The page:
The Right Tool for the Right Job

The Right Tool for the Right Job

And we urge you, brothers, admonish the idle, encourage the fainthearted, help the weak, be patient with them all. 1 Thessalonians 5:14

My own story of recovery is an important part of how I may be of help to those who still struggle. I’ve been there – is a powerful connection. I didn’t invent addiction and most of us who’ve wrestled with it have many shared experiences. It would be an error though to assume that everyone must go through exactly what I went through.

I do this sometimes though. Because I was addicted and found recovery in such and such a way, I feel that everyone should travel the exact same road. I went to treatment . . . So, you must go to treatment. Not everyone requires inpatient treatment though. I needed tough love . . . So, you must be hammered with tough love as well. Often, in addiction medicine, I do need to wield the hammer of truth and tough love. The problem in carrying a hammer though, is that everything looks like a nail. I have one tool and I’m going to use it one everyone. Not everyone needs all hammer all the time though.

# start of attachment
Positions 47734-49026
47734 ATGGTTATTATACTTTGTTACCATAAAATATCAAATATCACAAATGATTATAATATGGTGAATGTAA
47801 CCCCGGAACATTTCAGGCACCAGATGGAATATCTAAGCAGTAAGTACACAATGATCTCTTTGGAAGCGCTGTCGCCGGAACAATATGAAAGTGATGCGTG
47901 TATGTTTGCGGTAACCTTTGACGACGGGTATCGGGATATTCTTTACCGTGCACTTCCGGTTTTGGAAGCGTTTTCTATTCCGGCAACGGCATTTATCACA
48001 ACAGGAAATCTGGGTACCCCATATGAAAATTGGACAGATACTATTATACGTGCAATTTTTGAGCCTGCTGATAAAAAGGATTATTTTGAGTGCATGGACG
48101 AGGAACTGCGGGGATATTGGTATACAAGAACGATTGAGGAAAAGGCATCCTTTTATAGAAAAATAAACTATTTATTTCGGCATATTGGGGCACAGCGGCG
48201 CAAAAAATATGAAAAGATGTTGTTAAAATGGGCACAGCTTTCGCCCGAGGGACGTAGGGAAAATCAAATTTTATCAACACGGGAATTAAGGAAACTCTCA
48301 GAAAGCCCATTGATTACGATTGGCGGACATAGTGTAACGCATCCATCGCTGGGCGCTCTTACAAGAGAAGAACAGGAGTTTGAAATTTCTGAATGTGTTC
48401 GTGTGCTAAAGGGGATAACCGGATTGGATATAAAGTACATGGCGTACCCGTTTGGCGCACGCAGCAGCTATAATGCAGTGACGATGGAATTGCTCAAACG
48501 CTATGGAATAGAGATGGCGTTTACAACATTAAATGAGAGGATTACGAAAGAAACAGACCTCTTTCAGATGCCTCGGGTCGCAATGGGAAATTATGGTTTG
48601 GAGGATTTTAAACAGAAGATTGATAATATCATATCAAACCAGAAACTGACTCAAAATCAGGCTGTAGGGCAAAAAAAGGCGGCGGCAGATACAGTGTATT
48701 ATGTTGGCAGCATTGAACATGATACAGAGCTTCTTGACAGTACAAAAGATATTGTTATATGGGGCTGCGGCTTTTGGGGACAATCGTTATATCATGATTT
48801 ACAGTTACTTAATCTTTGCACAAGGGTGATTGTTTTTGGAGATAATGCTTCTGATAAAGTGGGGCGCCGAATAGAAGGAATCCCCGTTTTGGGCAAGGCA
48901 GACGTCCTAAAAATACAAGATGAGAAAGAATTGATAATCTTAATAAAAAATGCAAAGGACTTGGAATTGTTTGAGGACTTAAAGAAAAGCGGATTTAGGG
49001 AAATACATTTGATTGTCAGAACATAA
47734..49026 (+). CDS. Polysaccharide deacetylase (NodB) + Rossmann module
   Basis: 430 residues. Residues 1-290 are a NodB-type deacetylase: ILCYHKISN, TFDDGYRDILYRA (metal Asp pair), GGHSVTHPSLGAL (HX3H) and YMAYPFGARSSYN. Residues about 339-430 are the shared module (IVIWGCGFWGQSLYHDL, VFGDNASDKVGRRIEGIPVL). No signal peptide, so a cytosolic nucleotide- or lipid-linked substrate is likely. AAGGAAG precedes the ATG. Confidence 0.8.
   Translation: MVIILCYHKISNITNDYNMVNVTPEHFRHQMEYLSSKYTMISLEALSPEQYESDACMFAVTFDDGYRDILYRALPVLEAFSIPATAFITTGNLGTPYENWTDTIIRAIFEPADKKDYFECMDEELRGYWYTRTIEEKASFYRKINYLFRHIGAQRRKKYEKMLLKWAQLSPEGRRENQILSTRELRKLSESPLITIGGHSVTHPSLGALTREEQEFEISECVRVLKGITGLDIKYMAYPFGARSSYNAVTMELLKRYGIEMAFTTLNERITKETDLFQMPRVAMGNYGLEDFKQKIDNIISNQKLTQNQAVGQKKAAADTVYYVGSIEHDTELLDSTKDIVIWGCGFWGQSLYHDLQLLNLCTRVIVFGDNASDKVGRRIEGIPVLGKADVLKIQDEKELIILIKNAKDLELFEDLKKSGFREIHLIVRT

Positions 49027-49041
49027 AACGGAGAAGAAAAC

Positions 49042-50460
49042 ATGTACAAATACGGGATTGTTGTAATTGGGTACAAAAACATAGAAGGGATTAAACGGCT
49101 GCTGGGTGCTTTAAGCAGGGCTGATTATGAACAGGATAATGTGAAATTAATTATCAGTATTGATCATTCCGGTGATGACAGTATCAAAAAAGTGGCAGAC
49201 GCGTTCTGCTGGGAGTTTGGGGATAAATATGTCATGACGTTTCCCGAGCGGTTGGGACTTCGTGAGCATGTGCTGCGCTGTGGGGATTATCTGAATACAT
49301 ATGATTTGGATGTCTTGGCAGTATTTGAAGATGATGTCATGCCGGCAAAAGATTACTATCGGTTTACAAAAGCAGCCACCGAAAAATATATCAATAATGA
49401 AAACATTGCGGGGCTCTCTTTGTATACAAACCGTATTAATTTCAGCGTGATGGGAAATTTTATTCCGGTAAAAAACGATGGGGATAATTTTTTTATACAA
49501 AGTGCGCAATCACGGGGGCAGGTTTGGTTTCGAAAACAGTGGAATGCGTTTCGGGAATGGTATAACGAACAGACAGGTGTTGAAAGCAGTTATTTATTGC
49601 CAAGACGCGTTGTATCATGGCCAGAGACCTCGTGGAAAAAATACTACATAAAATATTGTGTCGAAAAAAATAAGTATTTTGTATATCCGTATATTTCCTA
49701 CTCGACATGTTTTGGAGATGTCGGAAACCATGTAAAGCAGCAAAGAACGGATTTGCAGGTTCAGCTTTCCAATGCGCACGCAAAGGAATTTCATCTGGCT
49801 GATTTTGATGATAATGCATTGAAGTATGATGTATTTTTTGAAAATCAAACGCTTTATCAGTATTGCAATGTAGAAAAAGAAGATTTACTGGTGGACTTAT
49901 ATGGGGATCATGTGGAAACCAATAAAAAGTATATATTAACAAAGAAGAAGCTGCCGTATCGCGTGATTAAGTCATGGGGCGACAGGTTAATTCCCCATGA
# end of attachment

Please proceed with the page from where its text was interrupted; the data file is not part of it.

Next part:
Tough love may often be necessary. Sometimes however, the individual in front of me is so broken that they just need to know that someone cares and that there is hope. The challenge for me, is to stop, take the time to listen, understand where that person is, and then approach him or her in an appropriate tone, with the appropriate message. In my self-centeredness, I treat everyone as I needed to be treated. In pausing, looking outside myself, and considering the needs of others, I’m able to address them appropriately.

In today’s passage, Paul exhorted the Thessalonians to use the right tool for the right job. He said to admonish, encourage, help, and be patient, all in turn, in the right situation. Not everyone needs to be hammered with truth, but some do. Not everyone needs encouragement or help, but some do. Paul said they must learn to identify the problem so that they may respond appropriately.

When we encounter those in need, we would do well to listen and understand. Then, we must follow Paul’s instruction, seeking the suitable solution for the problem at hand. God, what does this person need from me? Then, we must respond appropriately. Sometimes we must be tough. Sometimes we must be soft. Sometimes we must help and sometimes we must refuse to enable. At all times, we must be God’s tools, doing what he asks us to do, and loving those around us in the way that best carries out his will in their lives.

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